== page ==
# ArbExtras.jl

This package extends Arblib with some methods for enclosing roots, enclosing extrema and computing integrals.

The package started development during my PhD with the goal to give reusable implementations of algorithms that were used in my research. The type of methods that are implemented and which type of input they are optimized for has been heavily influenced by the projects that I worked on during that time.

## Functionality

The main functionality provided by the package are methods for isolating roots and enclosing extrema of univariate real functions. In addition to this is provides a rudimentary integral routine and a few minor things.

### Enclosing roots

The package provides three different functions for isolating and enclosing roots of univariate, real valued functions:

`isolate_roots(f, a::Arf, b::Arf)`

is used for isolating all roots of a function`f`

on the interval`[a, b]`

.`refine_root(f, root::Arb)`

is used for refining an initial enclosure`root`

of a zero to`f`

. It makes use of the interval Newton method.`refine_root_bisection(f, a, b)`

is used for refining an initial enclosure`[a, b]`

of a root of`f`

. It requires that`f(a)`

and`f(b)`

have different signs. It makes use if bisection, checking the sign of the midpoint in each iteration.

See the documentation of the respective methods for more details, in
particular the available keyword arguments. The first two methods
require access to the derivative of `f`

, this is computed using
`ArbSeries`

and for that reason `f`

needs to support evaluation of
both `Arb`

and `ArbSeries`

. The `refine_root_bisection`

doesn't
require access to the derivative and can therefore be used when this
is not available.

### Enclosing extrema

The package provides three families of methods:

`extrema_polynomial`

,`minimum_polynomial`

and`maximum_polynomial`

`extrema_series`

,`minimum_series`

and`maximum_series`

`extrema_enclosure`

,`minimum_enclosure`

and`maximum_enclosure`

As indicated by the names they compute either the minimum, the maximum or both.

`extrema_polynomial(p::ArbPoly, a::Arf, b::Arb)`

is used for enclosing the extrema of a polynomial`p`

on the interval`[a, b]`

. This is done by enclosing the roots of the derivative of`p`

.`extrema_series(f, a::Arf, b::Arb; degree::Integer = 8)`

is used for enclosing the extrema of a function`f`

on the interval`[a, b]`

. This is done by computing a Taylor series of the given degree. The extrema of the series is computed using`extrema_polynomial`

and then an enclosure of the remainder term is added.`extrema_enclosure(f, a::Arf, b::Arb)`

is also used for enclosing the extrema of a function`f`

on the interval`[a, b]`

. In this case it is done by iteratively bisecting the interval and using`extrema_series`

on each subinterval. The bisection is continued until the result satisfies the required tolerance.

See the documentation of the respective methods for more details, in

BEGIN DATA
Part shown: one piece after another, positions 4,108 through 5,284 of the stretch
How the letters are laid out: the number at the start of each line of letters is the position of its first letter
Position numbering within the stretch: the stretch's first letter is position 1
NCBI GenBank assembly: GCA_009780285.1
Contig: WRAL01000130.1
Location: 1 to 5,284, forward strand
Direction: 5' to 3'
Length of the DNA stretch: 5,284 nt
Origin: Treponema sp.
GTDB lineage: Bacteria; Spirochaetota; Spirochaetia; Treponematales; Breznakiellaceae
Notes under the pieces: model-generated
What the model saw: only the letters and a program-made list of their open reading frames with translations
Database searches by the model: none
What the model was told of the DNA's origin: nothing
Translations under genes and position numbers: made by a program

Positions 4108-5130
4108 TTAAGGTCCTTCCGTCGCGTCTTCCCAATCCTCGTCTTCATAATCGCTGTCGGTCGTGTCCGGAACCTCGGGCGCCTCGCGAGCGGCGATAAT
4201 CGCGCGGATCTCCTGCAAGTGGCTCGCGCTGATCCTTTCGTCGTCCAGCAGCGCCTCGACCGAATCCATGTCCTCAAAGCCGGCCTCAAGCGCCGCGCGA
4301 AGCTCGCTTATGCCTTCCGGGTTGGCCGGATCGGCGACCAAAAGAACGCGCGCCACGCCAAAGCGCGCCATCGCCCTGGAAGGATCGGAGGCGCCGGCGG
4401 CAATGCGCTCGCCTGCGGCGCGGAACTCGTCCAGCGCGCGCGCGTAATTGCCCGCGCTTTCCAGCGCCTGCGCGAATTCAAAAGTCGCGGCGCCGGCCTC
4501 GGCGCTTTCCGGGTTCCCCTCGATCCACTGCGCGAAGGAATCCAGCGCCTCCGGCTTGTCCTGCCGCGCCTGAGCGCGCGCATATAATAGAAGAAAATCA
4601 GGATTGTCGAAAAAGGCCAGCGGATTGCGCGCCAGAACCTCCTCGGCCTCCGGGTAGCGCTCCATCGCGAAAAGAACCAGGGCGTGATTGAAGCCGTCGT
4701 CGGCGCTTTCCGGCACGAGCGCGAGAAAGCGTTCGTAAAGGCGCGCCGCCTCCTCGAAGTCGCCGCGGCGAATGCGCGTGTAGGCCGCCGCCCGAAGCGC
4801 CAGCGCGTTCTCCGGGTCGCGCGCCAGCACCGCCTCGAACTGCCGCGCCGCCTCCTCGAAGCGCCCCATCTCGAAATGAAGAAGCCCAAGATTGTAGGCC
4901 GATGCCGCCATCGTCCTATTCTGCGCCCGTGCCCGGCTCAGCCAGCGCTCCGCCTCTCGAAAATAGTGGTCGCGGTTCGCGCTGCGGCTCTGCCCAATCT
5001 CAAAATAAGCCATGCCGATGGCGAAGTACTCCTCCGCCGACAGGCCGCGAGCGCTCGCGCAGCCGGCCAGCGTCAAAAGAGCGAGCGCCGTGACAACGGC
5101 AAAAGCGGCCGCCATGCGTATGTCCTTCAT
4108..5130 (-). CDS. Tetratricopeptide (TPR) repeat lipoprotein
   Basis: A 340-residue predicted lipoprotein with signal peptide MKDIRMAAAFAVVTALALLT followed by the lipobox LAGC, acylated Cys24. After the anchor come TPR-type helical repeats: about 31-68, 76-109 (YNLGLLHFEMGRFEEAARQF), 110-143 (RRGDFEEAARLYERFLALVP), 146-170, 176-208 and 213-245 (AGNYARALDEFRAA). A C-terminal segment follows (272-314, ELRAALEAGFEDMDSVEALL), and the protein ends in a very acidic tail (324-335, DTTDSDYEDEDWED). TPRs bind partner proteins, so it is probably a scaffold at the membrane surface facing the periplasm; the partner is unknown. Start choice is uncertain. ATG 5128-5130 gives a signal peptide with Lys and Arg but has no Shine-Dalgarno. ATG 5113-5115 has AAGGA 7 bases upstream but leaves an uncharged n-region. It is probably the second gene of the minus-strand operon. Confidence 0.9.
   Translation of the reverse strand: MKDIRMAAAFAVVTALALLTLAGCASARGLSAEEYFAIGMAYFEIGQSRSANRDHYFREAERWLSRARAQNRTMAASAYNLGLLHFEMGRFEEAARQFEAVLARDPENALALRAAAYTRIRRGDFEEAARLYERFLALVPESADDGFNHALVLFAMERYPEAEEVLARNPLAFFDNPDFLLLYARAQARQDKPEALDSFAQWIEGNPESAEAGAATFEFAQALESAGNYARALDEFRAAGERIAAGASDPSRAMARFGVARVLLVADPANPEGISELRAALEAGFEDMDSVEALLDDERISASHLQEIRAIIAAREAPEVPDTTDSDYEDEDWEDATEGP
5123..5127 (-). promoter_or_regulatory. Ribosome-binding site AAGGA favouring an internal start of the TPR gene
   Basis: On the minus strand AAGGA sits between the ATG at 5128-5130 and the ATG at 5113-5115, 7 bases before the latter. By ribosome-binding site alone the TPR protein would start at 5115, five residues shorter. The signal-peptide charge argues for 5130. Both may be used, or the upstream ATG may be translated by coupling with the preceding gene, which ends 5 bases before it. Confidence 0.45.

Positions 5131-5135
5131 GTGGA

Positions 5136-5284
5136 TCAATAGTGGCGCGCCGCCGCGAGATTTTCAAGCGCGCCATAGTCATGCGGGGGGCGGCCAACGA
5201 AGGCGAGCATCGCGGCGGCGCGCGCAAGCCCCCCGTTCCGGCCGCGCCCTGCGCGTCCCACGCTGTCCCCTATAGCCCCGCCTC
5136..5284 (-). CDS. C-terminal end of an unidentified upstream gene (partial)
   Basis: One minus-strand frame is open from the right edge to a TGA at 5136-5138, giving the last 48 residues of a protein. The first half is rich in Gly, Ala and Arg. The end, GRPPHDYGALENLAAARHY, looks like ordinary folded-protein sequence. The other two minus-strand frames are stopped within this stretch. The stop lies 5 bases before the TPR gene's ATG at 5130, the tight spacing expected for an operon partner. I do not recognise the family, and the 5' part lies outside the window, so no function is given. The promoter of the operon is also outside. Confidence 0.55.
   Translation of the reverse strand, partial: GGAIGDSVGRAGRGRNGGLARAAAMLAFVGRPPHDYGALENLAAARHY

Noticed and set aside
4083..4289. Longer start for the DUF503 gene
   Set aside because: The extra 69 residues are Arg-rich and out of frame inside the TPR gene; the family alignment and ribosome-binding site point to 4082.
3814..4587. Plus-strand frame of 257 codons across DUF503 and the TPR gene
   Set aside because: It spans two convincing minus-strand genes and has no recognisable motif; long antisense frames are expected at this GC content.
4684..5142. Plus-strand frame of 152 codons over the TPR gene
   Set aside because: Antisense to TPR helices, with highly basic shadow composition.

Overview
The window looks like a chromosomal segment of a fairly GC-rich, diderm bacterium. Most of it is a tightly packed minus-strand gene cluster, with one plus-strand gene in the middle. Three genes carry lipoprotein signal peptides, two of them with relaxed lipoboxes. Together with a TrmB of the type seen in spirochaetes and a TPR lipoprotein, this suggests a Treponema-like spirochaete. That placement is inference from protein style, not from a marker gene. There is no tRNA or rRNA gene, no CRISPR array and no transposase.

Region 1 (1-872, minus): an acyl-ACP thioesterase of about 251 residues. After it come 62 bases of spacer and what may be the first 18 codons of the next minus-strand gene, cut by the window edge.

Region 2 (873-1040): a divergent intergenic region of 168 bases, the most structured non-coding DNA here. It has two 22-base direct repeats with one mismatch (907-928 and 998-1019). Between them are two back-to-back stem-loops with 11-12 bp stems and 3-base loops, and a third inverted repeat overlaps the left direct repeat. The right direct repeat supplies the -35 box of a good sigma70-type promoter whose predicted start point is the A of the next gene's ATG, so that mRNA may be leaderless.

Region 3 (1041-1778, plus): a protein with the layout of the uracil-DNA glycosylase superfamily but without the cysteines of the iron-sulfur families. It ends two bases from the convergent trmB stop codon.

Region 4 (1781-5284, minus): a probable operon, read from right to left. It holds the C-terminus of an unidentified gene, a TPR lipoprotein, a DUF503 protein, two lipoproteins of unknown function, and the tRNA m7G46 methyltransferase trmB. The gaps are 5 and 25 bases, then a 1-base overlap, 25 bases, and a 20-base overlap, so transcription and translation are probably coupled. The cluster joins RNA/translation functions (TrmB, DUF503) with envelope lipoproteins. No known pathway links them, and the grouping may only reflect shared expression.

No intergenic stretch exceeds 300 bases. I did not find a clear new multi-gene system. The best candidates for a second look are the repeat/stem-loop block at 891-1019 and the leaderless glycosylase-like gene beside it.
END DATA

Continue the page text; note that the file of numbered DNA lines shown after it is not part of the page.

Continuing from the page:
particular the available keyword arguments. The `minimum_`

and
`maximum_`

versions have the same interface, the only difference being
that they return either the minimum or maximum instead of both.

For `enclosure_series`

it is also possible to call it like
`enclosure_series(f, x::Arb)`

, in which case it computes an enclosure
of `f(x)`

by computing the extrema and taking the union of them.

The package also provides `bounded_by(f, a::Arf, b::Arf, C::Arf)`

which checks if the function `f`

is bounded by `C`

on the interval
`[a, b]`

. It is similar to `maximum_enclosure`

but only bisects enough
to be able to check that it is bounded by `C`

. See also the
`ubound_tol`

and `lbound_tol`

arguments to `extrema_enclosure`

.

### Other functionality

In addition to the above the package also provides some smaller things:

`integrate(f, a::Arb, b::Arb)`

can be used to compute the integral of`f`

from`a`

to`b`

using a Gauss-Legendre quadrature of order 2, combined with bisection. In general the integrator from Arb,`Arblib.integrate`

performs much better and should be preferred. This method does however have the benefit that it does not require evaluation on complex balls, instead it needs access to the fourth derivative of`f`

, which is computed using`ArbSeries`

. So it can be of use if there is no implementation of`f(::Acb)`

, but there is one for`f(::ArbSeries)`

.`SpecialFunctions.besselj(ν::Arb, z::ArbSeries)`

for computing Taylor expansions of the Bessel function.- Utility functions which are mainly for internal use, but could
be useful in other cases as well , see their documentation for
details.
`bisect_interval`

,`bisect_interval_recursive`

and`bisect_intervals`

`check_tolerance`

`check_interval`

`format_interval`

`taylor_remainder`

`enclosure_ubound`

,`enclosure_lbound`

and`enclosure_getinterval`

`derivative_function`

- Some "temporary" functions that should possibly be added to
Arblib.jl or even the Arb library itself in the future
`iscpx`

`compose_zero`

and`compose_zero!`